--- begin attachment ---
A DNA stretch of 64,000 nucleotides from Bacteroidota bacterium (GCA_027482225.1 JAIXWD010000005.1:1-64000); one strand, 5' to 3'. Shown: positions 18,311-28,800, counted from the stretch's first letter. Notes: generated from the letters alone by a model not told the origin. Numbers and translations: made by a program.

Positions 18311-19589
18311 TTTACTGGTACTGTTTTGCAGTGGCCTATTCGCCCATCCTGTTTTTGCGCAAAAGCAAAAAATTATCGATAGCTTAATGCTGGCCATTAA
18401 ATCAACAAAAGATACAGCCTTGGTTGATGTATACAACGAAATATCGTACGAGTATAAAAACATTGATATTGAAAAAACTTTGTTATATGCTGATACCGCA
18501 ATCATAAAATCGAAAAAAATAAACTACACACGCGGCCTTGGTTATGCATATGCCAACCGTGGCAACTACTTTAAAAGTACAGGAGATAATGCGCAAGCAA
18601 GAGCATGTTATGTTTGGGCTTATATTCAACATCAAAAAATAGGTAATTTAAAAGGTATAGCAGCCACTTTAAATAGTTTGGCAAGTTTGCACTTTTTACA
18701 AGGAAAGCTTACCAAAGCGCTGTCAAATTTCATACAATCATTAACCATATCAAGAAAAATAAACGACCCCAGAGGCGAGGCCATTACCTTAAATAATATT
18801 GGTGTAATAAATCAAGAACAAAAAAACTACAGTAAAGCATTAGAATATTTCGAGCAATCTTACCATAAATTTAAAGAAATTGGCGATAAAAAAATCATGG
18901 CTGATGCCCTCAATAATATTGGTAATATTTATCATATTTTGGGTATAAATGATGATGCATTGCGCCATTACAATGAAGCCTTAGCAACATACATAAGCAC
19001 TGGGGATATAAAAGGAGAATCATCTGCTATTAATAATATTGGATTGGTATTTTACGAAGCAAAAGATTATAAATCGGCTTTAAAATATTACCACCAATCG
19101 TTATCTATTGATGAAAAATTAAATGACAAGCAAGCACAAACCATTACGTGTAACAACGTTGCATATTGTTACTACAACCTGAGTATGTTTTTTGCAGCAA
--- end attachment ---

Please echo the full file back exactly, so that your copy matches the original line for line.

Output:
A DNA stretch of 64,000 nucleotides from Bacteroidota bacterium (GCA_027482225.1 JAIXWD010000005.1:1-64000); one strand, 5' to 3'. Shown: positions 18,311-28,800, counted from the stretch's first letter. Notes: generated from the letters alone by a model not told the origin. Numbers and translations: made by a program.

Positions 18311-19589
18311 TTTACTGGTACTGTTTTGCAGTGGCCTATTCGCCCATCCTGTTTTTGCGCAAAAGCAAAAAATTATCGATAGCTTAATGCTGGCCATTAA
18401 ATCAACAAAAGATACAGCCTTGGTTGATGTATACAACGAAATATCGTACGAGTATAAAAACATTGATATTGAAAAAACTTTGTTATATGCTGATACCGCA
18501 ATCATAAAATCGAAAAAAATAAACTACACACGCGGCCTTGGTTATGCATATGCCAACCGTGGCAACTACTTTAAAAGTACAGGAGATAATGCGCAAGCAA
18601 GAGCATGTTATGTTTGGGCTTATATTCAACATCAAAAAATAGGTAATTTAAAAGGTATAGCAGCCACTTTAAATAGTTTGGCAAGTTTGCACTTTTTACA
18701 AGGAAAGCTTACCAAAGCGCTGTCAAATTTCATACAATCATTAACCATATCAAGAAAAATAAACGACCCCAGAGGCGAGGCCATTACCTTAAATAATATT
18801 GGTGTAATAAATCAAGAACAAAAAAACTACAGTAAAGCATTAGAATATTTCGAGCAATCTTACCATAAATTTAAAGAAATTGGCGATAAAAAAATCATGG
18901 CTGATGCCCTCAATAATATTGGTAATATTTATCATATTTTGGGTATAAATGATGATGCATTGCGCCATTACAATGAAGCCTTAGCAACATACATAAGCAC
19001 TGGGGATATAAAAGGAGAATCATCTGCTATTAATAATATTGGATTGGTATTTTACGAAGCAAAAGATTATAAATCGGCTTTAAAATATTACCACCAATCG
19101 TTATCTATTGATGAAAAATTAAATGACAAGCAAGCACAAACCATTACGTGTAACAACGTTGCATATTGTTACTACAACCTGAGTATGTTTTTTGCAGCAA